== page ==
That even yet its mighty daring sings
In every brick and stone, in every furrow turned
That's made America the land it has become.
O, I'm the man who sailed those early seas
In search of what I meant to be my home—
For I'm the one who left dark Ireland's shore,
And Poland's plain, and England's grassy lea,
And torn from Black Africa's strand I came
To build a "homeland of the free."

The free?

Who said the free? Not me?
Surely not me? The millions on relief today?
The millions shot down when we strike?
The millions who have nothing for our pay?
For all the dreams we've dreamed
And all the songs we've sung
And all the hopes we've held
And all the flags we've hung,
The millions who have nothing for our pay—
Except the dream that's almost dead today.

O, let America be America again—
The land that never has been yet—
And yet must be—the land where every man is free.
The land that's mine—the poor man's, Indian's, Negro's, ME—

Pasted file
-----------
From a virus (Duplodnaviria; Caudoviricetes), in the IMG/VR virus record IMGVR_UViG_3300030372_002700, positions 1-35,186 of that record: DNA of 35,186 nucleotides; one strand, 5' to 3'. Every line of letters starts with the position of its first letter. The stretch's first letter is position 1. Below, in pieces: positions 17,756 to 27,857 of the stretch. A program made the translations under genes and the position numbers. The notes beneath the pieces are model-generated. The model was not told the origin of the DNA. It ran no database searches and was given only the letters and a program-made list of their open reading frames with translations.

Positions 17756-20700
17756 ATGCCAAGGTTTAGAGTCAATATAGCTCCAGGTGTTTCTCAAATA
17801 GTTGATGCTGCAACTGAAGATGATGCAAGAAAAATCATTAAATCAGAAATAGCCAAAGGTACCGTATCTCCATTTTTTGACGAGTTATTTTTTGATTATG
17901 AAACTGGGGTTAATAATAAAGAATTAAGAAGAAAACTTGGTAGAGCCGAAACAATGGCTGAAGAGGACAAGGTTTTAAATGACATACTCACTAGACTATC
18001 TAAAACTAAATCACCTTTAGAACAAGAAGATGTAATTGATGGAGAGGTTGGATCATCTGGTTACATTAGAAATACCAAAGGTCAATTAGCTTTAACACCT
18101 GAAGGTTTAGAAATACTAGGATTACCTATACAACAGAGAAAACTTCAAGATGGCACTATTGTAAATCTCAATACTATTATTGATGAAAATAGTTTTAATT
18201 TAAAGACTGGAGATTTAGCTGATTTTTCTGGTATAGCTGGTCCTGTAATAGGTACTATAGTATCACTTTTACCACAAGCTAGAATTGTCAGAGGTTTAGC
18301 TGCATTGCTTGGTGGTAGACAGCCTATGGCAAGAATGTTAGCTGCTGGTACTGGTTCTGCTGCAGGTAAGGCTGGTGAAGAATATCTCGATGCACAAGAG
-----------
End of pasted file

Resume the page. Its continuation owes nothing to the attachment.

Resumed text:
Who made America, Whose sweat and blood, whose faith and pain,
Whose hand at the foundry, whose plow in the rain,
Must bring back our mighty dream again.

Sure, call me any ugly name you choose—
The steel of freedom does not stain.
From those who live like leeches on the people's lives,
We must take back our land again,

O, yes,
I say it plain,
America never was America to me,
And yet I swear this oath—
America will be!

Out of the rack and ruin of our gangster death,
The rape and rot of graft, and stealth, and lies,
We, the people, must redeem
The land, the mines, the plants, the rivers.
The mountains and the endless plain—
All, all the stretch of these great green states—
And make America again!

Langston Hughes (1902-1967)
From The Collected Poems of Langston Hughes, published by Alfred A. Knopf, Inc.
Copyright © 1994 the Estate of Langston Hughes.